Looking back at the early work of Gordon Parks, the first African-American photographer at LIFE magazine
Gordon Parks (1912–2006) was a singular figure in every sense of the word, transcending every boundary foisted upon him as a black man coming of age in Jim Crow America. Now, Gordon Parks: The New Tide, Early Work 1940–1950, a new exhibition in Washington, looks back at the groundbreaking first decade of his career, during which he rose to become the first African-American photographer at LIFE magazine.
Hailing from Fort Scott, Kansas, Parks decided to become a photographer while working as a waiter in a railroad dining car and looking through discarded copies of magazines like Vogue and Look. At the age of 25, Parks purchased a Voigtländer Brilliant, which he later called his “choice of weapon”, and taught himself to become a professional portrait photographer and photojournalist.
“Having a camera gave him access to tell different stories,” says Dr Deborah Willis, who wrote an essay titled ‘Gordon Parks: Haute Couture and the Everyday’ for the exhibition catalogue published by Steidl.
“We have to keep in mind that at the time, black people didn’t have that sense of freedom to walk into spaces and expect the respect that he received. That’s what I find fascinating about Gordon: the boundaries weren’t there for him. He understood that he had an eye. He believed in his sense of understanding of the depths and complexities of life that he wanted to pursue work and develop the work.”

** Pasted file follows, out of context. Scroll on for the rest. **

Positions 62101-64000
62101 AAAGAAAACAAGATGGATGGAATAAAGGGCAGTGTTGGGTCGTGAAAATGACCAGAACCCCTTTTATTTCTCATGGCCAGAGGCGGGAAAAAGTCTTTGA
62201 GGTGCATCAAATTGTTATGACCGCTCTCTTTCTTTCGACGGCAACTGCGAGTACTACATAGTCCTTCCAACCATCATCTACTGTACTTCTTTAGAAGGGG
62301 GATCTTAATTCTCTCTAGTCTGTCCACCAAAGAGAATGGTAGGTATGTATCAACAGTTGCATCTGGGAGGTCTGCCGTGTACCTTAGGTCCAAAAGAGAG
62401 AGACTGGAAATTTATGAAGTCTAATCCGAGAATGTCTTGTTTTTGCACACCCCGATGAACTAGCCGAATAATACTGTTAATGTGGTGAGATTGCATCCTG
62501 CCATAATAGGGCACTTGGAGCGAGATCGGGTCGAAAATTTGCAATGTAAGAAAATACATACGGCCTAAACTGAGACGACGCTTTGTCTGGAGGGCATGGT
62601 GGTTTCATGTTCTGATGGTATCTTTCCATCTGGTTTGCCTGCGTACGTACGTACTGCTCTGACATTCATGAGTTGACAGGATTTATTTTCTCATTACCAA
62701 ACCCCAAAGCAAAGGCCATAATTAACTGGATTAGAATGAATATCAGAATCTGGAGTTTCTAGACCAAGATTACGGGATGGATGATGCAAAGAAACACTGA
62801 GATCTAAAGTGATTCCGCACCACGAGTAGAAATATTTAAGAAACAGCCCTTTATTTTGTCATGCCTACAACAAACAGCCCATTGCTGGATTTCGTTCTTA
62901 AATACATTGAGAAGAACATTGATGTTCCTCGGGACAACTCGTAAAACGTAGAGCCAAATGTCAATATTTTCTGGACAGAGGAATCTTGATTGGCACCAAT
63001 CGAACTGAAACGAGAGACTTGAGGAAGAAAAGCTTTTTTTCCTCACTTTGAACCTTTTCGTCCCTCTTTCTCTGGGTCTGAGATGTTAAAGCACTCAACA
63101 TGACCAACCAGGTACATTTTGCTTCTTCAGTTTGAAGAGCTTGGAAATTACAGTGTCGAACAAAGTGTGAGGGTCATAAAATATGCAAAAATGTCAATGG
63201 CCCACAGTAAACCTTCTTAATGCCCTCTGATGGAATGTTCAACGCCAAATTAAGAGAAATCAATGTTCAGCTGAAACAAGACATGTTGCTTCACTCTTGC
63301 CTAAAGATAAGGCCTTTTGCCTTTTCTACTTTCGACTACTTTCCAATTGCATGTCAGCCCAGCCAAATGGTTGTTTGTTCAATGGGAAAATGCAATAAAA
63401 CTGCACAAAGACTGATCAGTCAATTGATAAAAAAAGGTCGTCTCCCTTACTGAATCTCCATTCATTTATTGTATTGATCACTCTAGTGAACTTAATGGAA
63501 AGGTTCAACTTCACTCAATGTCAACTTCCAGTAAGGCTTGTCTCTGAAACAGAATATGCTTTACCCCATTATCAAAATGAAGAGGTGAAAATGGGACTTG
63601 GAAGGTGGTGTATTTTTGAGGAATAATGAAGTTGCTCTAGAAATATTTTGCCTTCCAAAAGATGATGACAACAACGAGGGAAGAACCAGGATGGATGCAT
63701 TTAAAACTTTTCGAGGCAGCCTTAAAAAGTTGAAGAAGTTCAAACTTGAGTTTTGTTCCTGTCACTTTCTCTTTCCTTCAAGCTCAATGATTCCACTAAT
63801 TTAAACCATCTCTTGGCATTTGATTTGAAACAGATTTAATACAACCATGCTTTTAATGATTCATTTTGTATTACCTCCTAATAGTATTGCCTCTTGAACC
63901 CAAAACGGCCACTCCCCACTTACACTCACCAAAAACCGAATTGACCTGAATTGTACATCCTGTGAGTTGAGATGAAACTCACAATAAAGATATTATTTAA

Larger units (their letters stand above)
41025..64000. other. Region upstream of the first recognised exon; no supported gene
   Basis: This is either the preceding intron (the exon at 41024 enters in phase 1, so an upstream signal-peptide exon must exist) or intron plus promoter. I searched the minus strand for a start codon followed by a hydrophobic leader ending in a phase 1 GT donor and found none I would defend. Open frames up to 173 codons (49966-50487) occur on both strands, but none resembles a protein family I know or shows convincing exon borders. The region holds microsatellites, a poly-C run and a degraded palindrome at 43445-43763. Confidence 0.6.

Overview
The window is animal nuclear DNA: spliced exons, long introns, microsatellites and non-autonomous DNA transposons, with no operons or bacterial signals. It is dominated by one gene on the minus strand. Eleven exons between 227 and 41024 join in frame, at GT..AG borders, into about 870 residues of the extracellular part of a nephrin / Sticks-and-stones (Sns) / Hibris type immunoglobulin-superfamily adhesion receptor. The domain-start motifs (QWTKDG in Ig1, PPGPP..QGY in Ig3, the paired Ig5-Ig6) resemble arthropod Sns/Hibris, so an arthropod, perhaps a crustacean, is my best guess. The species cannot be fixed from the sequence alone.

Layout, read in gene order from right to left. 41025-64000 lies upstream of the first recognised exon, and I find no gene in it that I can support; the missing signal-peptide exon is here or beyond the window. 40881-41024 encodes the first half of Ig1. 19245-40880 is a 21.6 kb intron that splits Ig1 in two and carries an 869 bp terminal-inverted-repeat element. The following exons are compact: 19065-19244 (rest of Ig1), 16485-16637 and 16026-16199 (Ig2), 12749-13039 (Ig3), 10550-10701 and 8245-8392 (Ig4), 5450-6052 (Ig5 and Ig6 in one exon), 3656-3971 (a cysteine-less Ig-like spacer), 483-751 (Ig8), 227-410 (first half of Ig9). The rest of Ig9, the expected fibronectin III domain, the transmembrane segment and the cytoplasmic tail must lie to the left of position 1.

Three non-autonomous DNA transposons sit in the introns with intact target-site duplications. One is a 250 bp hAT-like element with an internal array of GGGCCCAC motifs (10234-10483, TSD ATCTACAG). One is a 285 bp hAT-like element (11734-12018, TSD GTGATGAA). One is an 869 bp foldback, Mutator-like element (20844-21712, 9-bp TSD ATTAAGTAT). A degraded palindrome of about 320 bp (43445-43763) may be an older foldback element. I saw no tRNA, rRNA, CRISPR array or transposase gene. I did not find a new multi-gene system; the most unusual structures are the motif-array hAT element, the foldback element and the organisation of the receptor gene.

With this inner faith, Parks set forth, launching his career when he walked into a local department store in St Paul, Minnesota, where he was living in 1939. Parks told the owner, Frank Murphy: “I’d like to shoot fashions for you, sir.” His inquiry was declined until Murphy’s wife, Madeleine, made her support known.
It was here that Parks honed his talent for fashion photography, combining his finely crafted observations of its masters with an intuitive understanding of the viewer’s mind. “By looking at the images in LIFE and Look magazines, Gordon starting to think about how we create a narrative about the fabric of life,” Dr Willis says.
“I believe that he looked at those images and began to place stories in his own imagination about the condition of women and others. He had this sense of inside/outside flexibility. He could also see inequality and find a way to equalise it in a sense. Through fashion, that happened.”
The genesis of this perspective began with an old photograph dated circa 1890, in which his mother Sarah Ross Parks stands tall in her finest gown. Parks, who was the youngest of 15 children, was only 14 when his mother died. “I imagine Gordon understood his mother through the lens of that image, his mother outside of raising children,” Dr Willis observes.
“I see this image as pivotal of what it meant to have a portrait made at that time. It allowed Sarah Ross Parks to create the personality and character of a woman who, within a 30-year period after Emancipation, and how she is using this space as a place to acknowledge not only her femininity and her sense of self as a free woman.”
The spirit of self-determination, pride, and personal agency passed from mother to son, and Parks would pay it forward in his work. “Gordon was placing these women in this clothing in these high powered places like New York or Chicago – and seeing these spaces, they had a right to dress and be in these environments.”
Gordon Parks: The New Tide, Early Work 1940-1950 is on at National Gallery of Art, Washington until February 18, 2019.